It is probably safe to say that raisins were discovered by man the first time he found them accidentally dried out on the vine. But it took several hundreds of years before he determined which of the 8,000 varieties of grape genus would produce the best raisins.
The process of drying fruit in the sun is accredited to the Persians with early written references to drying black grapes for raisins dating back to over 2,000 years ago.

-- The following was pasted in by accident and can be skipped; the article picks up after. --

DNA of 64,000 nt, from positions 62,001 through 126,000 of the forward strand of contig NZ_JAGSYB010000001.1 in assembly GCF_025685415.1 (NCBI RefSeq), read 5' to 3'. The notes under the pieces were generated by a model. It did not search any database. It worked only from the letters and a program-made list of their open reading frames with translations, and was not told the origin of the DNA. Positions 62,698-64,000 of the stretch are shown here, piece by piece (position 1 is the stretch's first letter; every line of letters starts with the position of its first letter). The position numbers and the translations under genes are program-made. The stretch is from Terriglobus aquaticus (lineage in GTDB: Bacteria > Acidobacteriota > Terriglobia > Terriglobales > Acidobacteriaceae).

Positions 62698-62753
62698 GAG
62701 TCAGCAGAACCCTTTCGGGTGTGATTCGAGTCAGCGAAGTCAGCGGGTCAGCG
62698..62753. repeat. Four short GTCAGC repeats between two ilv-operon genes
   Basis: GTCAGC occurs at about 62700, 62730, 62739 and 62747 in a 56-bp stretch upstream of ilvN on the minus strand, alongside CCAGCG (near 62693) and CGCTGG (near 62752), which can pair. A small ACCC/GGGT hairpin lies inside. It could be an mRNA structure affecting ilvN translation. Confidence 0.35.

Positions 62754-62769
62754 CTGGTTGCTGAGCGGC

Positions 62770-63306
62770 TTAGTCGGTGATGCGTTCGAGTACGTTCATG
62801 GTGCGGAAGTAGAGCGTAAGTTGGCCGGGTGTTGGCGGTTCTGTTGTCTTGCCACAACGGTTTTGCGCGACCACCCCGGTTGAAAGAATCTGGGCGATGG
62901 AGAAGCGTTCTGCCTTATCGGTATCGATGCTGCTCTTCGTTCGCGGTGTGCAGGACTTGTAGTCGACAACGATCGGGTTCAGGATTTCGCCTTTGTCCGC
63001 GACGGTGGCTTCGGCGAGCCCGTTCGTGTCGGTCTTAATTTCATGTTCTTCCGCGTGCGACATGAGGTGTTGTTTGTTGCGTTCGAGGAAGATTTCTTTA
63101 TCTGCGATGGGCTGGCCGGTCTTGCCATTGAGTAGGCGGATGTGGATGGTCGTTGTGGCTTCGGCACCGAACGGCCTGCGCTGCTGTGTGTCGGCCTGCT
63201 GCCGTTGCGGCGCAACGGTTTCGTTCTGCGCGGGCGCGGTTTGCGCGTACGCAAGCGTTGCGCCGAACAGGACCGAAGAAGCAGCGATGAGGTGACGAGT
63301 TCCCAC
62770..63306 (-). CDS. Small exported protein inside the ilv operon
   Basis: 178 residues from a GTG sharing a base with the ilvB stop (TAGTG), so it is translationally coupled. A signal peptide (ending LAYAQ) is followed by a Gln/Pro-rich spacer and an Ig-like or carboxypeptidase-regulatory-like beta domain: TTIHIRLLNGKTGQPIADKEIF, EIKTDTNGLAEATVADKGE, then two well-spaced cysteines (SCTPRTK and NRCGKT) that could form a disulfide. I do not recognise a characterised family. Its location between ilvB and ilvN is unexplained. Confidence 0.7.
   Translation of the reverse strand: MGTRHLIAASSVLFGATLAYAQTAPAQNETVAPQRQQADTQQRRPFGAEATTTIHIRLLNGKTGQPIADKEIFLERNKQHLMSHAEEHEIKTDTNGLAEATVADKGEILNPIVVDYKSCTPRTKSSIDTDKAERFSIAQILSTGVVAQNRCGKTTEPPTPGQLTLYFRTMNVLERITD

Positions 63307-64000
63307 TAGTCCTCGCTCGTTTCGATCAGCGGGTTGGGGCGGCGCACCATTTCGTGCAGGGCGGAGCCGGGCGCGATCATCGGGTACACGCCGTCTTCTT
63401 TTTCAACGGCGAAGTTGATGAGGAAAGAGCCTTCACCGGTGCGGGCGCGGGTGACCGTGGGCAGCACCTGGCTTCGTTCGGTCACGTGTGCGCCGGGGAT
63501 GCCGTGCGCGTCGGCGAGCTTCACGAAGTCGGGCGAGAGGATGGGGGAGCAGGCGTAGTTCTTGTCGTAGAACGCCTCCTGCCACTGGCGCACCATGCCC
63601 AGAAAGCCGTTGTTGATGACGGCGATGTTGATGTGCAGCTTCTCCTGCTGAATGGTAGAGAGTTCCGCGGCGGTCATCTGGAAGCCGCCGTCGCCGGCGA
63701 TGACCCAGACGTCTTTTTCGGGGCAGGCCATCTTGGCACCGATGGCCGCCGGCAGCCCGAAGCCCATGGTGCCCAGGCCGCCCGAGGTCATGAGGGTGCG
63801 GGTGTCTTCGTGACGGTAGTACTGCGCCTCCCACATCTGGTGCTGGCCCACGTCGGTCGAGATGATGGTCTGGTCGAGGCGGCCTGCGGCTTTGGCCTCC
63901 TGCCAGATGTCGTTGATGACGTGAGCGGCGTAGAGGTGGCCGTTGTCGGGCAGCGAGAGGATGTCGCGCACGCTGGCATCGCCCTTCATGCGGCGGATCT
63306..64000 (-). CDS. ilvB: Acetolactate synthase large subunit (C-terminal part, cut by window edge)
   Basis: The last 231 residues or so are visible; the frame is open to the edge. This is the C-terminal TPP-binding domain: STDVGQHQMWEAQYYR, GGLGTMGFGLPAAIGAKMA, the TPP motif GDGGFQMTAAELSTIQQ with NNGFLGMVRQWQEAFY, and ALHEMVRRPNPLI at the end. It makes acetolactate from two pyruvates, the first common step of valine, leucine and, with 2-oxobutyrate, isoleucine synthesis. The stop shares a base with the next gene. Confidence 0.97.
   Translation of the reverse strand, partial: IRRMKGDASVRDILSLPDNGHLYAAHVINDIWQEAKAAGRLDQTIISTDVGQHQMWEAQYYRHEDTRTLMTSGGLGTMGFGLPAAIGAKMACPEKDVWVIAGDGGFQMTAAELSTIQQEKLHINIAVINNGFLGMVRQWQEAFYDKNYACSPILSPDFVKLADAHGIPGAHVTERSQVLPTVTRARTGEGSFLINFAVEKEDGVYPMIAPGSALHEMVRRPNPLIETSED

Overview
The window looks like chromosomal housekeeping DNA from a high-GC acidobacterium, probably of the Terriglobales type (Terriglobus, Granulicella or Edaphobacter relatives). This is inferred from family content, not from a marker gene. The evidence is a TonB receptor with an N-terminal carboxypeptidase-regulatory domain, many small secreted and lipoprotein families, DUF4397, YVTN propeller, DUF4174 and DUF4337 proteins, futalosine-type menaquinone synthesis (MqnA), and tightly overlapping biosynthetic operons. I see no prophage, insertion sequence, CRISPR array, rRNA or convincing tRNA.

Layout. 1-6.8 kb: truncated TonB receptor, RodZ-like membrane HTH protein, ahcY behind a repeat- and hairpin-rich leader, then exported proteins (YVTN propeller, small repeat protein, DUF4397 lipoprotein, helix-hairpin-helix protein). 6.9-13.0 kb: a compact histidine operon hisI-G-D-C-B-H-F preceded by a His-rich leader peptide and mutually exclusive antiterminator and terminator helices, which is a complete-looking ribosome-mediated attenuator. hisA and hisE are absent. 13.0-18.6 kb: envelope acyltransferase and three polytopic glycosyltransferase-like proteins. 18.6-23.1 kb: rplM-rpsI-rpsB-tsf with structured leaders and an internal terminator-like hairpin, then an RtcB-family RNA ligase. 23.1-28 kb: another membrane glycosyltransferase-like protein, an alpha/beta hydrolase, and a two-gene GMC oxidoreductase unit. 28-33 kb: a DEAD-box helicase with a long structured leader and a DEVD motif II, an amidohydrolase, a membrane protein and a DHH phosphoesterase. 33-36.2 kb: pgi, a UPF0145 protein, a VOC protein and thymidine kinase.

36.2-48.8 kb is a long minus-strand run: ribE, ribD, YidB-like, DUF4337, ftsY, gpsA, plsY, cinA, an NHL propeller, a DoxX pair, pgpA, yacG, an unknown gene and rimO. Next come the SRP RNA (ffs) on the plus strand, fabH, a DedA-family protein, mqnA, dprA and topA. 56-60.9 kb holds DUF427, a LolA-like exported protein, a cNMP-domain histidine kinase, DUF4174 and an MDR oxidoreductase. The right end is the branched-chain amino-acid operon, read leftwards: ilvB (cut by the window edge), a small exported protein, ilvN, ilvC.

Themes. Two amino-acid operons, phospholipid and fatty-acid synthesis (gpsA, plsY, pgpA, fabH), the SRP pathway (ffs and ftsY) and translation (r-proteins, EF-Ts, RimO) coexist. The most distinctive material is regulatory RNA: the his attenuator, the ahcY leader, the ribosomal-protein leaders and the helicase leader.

In 1876, William Thompson, a Scottish immigrant who emigrated to the US and living in the Northern Sacramento Valley, introduced the Lady deCoverly seedless grape cuttings to California. Today, Thompson Seedless is one the most widely used raisin variety in the packing trade.
USA, Turkey, Chile, South Africa and to a lesser extent Mexico, Argentina and Australia are also important exporters of raisins around the world.